OTTAWA, Ont. The Canadian economy closed off 2006 on a positive note, growing 0.4% in December, the latest data from Statistics Canada indicates.
For the quarter as a whole, however, the pace of economic activity eased slightly as the economy advanced 2.7% over the year. Real gross domestic product (GDP) was up 0.4% in the fourth quarter, following an increase of 0.5% in the second and third quarters. Growth was largely driven by higher personal expenditure and the strengthening of exports. However, these gains were dampened by the draw-down of non-farm inventories.
The economy grew 0.4% in December compared to gains of 0.3% in November and 0.1% in October. Both the service (+0.5%) and the goods-producing industries (+0.1%) increased in December. Manufacturing, wholesale and retail trade posted the strongest results. Construction, financial services and tourism-related industries also advanced. These gains in December were partly offset by losses in the energy sector, and in the agriculture and forestry industries. Growth in final domestic demand continued to outpace that of GDP in the fourth quarter. Final domestic demand was supported by personal expenditure, especially on services and on durable goods, along with business investment in non-residential structures. The acceleration in exports added significantly to GDP growth in the quarter.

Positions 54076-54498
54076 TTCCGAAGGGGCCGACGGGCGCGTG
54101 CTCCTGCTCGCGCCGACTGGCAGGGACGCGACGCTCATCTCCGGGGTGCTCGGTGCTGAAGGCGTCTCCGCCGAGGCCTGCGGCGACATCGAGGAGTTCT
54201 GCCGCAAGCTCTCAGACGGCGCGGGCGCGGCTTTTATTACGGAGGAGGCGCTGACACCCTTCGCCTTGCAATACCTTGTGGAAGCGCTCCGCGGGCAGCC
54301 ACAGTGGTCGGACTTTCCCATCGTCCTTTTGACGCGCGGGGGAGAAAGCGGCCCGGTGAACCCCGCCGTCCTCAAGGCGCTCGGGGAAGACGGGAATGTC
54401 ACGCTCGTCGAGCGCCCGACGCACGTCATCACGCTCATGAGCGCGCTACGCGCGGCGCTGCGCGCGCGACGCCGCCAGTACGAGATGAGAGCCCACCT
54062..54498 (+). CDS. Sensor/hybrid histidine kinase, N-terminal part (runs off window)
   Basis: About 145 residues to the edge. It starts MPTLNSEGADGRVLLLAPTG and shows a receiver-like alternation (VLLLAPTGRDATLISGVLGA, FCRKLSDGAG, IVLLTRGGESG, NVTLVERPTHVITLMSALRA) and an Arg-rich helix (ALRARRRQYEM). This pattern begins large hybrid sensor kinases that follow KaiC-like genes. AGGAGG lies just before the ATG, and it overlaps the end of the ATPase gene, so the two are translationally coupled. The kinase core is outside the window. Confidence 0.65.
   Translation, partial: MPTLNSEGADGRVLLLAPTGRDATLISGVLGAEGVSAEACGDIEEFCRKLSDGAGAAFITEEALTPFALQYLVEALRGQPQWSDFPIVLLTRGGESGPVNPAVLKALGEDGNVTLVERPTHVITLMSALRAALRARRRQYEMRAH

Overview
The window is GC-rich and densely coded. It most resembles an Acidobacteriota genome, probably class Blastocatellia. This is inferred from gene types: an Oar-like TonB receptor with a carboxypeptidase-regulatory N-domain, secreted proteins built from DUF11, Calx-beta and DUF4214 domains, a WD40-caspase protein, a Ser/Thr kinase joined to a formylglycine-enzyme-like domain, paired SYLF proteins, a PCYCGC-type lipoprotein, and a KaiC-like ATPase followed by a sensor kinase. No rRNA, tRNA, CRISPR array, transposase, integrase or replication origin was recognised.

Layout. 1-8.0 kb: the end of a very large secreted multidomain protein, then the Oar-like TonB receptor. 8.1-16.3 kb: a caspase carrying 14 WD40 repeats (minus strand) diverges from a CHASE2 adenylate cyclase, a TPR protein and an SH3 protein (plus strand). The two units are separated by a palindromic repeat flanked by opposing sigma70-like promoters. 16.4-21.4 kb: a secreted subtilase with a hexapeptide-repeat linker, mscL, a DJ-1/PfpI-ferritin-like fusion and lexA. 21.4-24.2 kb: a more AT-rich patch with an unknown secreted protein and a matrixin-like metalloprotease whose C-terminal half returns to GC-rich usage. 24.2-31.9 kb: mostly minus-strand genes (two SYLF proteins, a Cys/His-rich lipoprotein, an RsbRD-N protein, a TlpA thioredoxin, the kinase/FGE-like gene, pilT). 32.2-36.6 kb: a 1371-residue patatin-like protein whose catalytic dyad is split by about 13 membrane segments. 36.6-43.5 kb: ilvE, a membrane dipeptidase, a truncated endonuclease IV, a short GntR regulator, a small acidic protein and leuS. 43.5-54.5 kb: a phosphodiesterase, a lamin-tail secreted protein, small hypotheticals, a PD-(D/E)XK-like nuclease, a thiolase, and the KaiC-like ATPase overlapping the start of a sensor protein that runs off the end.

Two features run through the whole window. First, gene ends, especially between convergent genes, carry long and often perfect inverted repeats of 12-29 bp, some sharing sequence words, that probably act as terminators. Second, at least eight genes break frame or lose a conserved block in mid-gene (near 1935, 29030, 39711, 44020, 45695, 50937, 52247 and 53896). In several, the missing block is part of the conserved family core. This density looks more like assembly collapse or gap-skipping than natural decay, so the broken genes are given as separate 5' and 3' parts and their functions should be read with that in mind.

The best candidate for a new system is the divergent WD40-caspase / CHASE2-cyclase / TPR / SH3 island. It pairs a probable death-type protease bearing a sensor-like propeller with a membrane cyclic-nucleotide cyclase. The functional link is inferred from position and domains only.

The strength in personal expenditure was underpinned by spending on financial services, on restaurants and accommodation and on purchased transportation, especially air travel. Automotive products contributed to consumer spending and exports. The surge in exports was also driven by other consumer goods, as well as by machinery and equipment.
Despite these gains, GDP growth was moderated by a drop in inventory investment. Inventories of motor vehicles were down sharply due to growing demand in domestic and international markets. The rise in the production of services (+0.7%) in the quarter contrasted with the decline (-0.4%) observed in goods-producing industries. Overall, growth came mainly from the construction and financial sectors and from the tourism-related industries. Manufacturing, wholesale trade and the energy sector were the main brakes on economic growth.
Industrial production (the output of utilities, mines and factories) retreated by 1.0% as a result of the declines recorded in all three sectors. Industrial production fared better in the United States, which fell only 0.2%. The Canadian economy grew at an annualized rate of 1.4% in the fourth quarter. Growth in the US economy edged up to 2.2% in the same period, led by firmer exports and personal and government expenditure.
Economy-wide prices, as measured by the chain price index for GDP were up 0.3%, or 0.5% excluding energy. Energy prices have now moderated economy-wide price index growth for four consecutive quarters.